UPDATE: If you were expecting the IOC to take a stance against an Olympic host denying a gold-medal winning Olympic athlete entrance to an Olympics, think again.

An IOC spokeswoman, contacted by the New York Times, essentially washed the organization's hands of the matter, saying it's all up to the Chinese:

Emmanuelle Moreau, a spokeswoman for the International Olympic Committee, said she was aware of Cheek's visa situation but said she could not comment. Because Cheek is not a current Olympian, "visa applications from non-accredited persons do not fall within the I.OC.'s remit and we are therefore not best placed to answer you on this question," Moreau said in an e-mail message.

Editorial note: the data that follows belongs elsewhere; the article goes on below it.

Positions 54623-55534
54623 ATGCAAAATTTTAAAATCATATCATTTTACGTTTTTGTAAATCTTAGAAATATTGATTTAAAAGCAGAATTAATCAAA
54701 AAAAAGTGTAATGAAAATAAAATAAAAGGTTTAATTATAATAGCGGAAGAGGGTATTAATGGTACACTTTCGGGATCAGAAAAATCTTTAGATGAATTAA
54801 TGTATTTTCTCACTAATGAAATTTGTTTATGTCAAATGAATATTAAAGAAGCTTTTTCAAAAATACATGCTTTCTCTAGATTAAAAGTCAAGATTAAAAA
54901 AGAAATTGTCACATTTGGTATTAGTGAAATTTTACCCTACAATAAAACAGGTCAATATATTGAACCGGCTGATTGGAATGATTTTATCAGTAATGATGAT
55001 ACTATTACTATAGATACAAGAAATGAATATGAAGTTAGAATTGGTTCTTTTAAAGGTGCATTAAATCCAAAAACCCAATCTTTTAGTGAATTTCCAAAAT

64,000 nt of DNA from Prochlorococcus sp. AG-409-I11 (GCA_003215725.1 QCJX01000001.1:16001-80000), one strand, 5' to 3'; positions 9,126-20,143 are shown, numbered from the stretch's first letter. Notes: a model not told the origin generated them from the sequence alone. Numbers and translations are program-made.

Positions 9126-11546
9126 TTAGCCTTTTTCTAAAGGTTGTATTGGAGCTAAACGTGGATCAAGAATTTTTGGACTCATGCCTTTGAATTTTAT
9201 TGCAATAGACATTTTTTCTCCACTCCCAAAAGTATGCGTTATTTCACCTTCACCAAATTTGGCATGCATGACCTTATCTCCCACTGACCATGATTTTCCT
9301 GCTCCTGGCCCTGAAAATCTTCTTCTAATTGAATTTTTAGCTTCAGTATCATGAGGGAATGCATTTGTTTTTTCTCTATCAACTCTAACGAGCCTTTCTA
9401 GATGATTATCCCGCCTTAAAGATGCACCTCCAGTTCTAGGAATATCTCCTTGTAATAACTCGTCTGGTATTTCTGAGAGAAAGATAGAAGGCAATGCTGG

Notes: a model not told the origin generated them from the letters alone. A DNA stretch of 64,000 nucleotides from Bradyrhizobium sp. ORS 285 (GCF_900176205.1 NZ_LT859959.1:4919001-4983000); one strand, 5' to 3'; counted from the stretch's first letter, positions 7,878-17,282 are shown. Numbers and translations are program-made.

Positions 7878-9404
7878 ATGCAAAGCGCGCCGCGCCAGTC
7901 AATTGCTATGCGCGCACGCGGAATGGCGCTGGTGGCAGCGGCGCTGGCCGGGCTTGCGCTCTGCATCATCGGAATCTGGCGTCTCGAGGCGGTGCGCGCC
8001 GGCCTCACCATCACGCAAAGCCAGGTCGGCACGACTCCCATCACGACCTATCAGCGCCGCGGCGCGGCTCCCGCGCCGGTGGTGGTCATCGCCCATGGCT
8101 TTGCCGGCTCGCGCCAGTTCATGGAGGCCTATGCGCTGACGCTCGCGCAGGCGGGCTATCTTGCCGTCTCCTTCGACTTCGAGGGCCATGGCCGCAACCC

A spokesperson for the Beijing Organizing Committee, meanwhile, had no comment, the Times reported.

So this is how it's going to go. The Chinese government will simply stonewall and deny complaints about any controversial facets of "its" Olympics -- from the polluted air inside Olympic venues to the outright banning of prominent Olympic athletes from the Games -- and the IOC will plead impotence.

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Posted by Allan N.

12:17 AM, Aug 06, 2008

Ron, great article and I know you've been a fan of Joey Cheek in the past. I'm proud of him and disgusted with the Chinese for their actions. But, the IOC reminds me of David Stern in the way they will go to great lengths to facilitate the agenda of the "owners" of the games. The Swiss have a history of ignoring atrocities and apparently the IOC follows suit.

Posted by Mawachpo

10:18 AM, Aug 07, 2008